IT’S A DAY of rest, and you may be in the mood for a quiet corner and a comfy chair. We’ve hand-picked the week’s best reads for you to savour this Sunday.
The first thing you notice is the skin color. The Shuar believed that killing a man created an avenging soul that would leave the corpse via the mouth and come after the perpetrator. Lips were sewn shut to prevent this, and true ceremonial tsantsas have blackened skin, the result of the killer having rubbed it with charcoal
“We started out wearing the radiation-protective suits in Chernobyl, but it made us move very slowly, because they’re so heavy. So people ended up getting more radiation because they were wearing these heavy clothes. It was better to work very fast, without protection, than very slowly with protection.”
“Language is driven from the ground up,” says Don Thornton, a software developer in Las Vegas who specializes in making video games and mobile apps in Native American languages. “It doesn’t matter if you have a million speakers — if your kids aren’t learning, you’re in big trouble.”
The sky was blue. Except for sky you couldn’t see anything. Later, when I was moved to Camp Delta, I could look by the windows. The camp was ringed with a green plastic sheet, but there were holes and I could see trees. And even the sea.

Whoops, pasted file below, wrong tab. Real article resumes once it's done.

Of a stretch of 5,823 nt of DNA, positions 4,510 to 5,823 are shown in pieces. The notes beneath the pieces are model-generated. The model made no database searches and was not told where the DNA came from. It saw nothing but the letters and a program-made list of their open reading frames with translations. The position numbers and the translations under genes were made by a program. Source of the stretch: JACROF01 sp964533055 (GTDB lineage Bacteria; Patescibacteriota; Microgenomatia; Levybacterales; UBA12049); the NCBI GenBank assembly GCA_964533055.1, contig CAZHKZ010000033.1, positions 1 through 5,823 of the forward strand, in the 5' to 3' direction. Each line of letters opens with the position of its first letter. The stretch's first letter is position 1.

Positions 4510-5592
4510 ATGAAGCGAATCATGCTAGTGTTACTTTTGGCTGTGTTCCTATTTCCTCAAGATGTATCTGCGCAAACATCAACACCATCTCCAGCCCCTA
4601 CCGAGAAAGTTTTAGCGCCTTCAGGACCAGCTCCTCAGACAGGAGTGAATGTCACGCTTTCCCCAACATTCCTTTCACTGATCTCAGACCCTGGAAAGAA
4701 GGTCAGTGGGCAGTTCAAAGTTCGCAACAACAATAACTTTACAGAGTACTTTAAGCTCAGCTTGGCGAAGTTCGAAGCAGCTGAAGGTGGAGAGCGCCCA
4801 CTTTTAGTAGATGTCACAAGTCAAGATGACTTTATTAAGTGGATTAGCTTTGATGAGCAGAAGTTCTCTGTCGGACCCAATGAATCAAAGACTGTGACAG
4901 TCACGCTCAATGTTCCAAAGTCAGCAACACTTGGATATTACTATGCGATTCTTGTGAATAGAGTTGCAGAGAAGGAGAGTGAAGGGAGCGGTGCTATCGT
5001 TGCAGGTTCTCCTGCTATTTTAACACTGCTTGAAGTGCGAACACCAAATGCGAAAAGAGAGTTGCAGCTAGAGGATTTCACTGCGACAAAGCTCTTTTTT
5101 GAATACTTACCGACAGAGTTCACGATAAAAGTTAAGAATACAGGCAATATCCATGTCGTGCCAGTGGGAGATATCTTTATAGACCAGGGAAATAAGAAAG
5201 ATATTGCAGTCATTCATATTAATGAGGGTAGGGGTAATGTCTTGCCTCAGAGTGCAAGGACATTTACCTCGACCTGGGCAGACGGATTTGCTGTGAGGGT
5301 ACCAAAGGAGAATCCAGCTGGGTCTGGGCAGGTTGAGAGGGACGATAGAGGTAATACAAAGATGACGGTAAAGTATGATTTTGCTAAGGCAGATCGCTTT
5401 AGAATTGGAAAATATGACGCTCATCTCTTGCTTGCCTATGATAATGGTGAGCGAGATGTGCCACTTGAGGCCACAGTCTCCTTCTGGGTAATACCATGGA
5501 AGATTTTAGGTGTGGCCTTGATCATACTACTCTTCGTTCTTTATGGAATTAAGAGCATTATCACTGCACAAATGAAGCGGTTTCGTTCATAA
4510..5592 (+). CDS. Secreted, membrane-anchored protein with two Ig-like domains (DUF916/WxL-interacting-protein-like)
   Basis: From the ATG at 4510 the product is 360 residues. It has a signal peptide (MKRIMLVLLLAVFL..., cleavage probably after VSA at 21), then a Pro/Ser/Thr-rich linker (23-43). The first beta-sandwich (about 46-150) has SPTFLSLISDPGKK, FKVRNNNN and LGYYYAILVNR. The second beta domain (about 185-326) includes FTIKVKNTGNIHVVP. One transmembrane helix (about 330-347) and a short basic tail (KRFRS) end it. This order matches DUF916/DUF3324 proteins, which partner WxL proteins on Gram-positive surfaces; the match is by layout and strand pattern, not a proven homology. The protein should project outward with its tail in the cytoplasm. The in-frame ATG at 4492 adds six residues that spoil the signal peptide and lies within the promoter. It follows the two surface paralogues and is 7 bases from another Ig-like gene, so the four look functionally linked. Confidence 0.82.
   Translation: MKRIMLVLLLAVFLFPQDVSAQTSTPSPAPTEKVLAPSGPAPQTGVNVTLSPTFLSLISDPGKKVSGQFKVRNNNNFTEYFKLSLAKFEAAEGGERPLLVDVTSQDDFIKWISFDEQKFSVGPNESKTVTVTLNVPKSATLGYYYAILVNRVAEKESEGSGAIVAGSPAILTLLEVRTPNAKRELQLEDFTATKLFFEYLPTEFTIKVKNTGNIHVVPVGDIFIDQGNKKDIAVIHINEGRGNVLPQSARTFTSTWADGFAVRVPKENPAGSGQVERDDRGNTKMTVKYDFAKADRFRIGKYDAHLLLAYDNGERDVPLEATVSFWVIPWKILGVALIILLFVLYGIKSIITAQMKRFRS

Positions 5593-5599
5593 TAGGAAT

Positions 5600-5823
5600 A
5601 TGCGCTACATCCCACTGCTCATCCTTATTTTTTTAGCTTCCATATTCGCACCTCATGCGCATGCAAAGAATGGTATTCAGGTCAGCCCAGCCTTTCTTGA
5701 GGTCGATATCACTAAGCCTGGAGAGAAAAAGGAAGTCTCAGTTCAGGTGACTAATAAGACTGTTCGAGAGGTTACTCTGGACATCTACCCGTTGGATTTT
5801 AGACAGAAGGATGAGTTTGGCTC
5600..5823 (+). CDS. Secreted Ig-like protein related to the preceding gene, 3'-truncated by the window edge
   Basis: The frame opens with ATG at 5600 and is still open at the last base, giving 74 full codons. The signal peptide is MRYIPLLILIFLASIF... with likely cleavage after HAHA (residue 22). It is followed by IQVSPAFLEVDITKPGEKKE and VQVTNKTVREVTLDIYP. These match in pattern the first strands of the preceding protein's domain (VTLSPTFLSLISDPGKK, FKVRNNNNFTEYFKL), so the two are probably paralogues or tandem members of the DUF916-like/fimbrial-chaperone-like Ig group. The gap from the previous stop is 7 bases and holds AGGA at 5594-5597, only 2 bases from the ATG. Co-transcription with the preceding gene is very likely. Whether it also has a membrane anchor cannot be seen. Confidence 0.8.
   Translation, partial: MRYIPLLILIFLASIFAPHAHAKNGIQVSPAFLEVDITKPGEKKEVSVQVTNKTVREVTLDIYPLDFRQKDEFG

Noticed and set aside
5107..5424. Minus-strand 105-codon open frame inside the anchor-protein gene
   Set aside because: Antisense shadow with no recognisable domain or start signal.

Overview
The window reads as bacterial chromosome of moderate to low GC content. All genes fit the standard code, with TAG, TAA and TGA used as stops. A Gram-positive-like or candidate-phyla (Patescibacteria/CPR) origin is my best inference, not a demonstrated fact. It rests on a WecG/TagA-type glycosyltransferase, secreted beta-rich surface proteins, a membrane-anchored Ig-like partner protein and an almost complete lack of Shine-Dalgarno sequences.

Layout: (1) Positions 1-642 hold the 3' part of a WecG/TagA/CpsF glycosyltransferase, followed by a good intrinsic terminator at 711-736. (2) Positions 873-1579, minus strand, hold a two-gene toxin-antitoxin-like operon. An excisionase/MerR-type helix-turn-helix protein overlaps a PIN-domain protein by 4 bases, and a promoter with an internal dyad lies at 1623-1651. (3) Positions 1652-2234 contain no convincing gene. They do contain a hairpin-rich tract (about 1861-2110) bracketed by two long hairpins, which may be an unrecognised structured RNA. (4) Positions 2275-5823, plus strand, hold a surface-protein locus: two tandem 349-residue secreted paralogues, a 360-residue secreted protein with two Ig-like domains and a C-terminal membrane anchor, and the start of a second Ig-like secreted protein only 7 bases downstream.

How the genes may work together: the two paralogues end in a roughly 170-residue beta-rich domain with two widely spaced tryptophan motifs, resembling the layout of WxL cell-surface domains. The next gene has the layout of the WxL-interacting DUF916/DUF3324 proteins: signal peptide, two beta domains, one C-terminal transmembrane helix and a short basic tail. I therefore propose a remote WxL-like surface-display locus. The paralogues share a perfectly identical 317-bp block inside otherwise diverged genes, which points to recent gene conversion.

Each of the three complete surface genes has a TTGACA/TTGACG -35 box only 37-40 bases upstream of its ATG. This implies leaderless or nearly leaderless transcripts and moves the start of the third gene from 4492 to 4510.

“They simply destroyed the door of the closet. The senior guy said, ‘Put all his things into a bag.’ I was lying on the floor and still able to see all my stuff thrown into a plastic bag. They tied it up. I tried to protest, telling them my rights. They were hitting me. Then I realized it was no mistake.”
When the boys were 5, Kelly and Wayne threw a “get-to-know-me’’ party for classmates and parents. Wyatt appeared beaming at the top of the stairs in a princess gown, a gift from his grandmother. Kelly whisked him off and made him put on pants.
… AND A CLASSIC READ FROM THE ARCHIVES…
On Friday, we learned that the famed author and polemicist Christopher Hitchens had died. He was 62. Perhaps the most noteworthy moment of his career was his remarkable switch from a champion of the left to an outspoken supporter of the Iraq war. In October 2006, Ian Parker profiled Hitchens and his u-turn:
On the time line of the Hitchens apostasy, which runs from revolutionary socialism to a kind of neoconservatism, many dates are marked in boldface—his reassessment cannot be fixed to any one of them—and those familiar with Hitchens’s work know that he has always thrived on sectarian battles, and always looked for “encouraging signs of polarization”.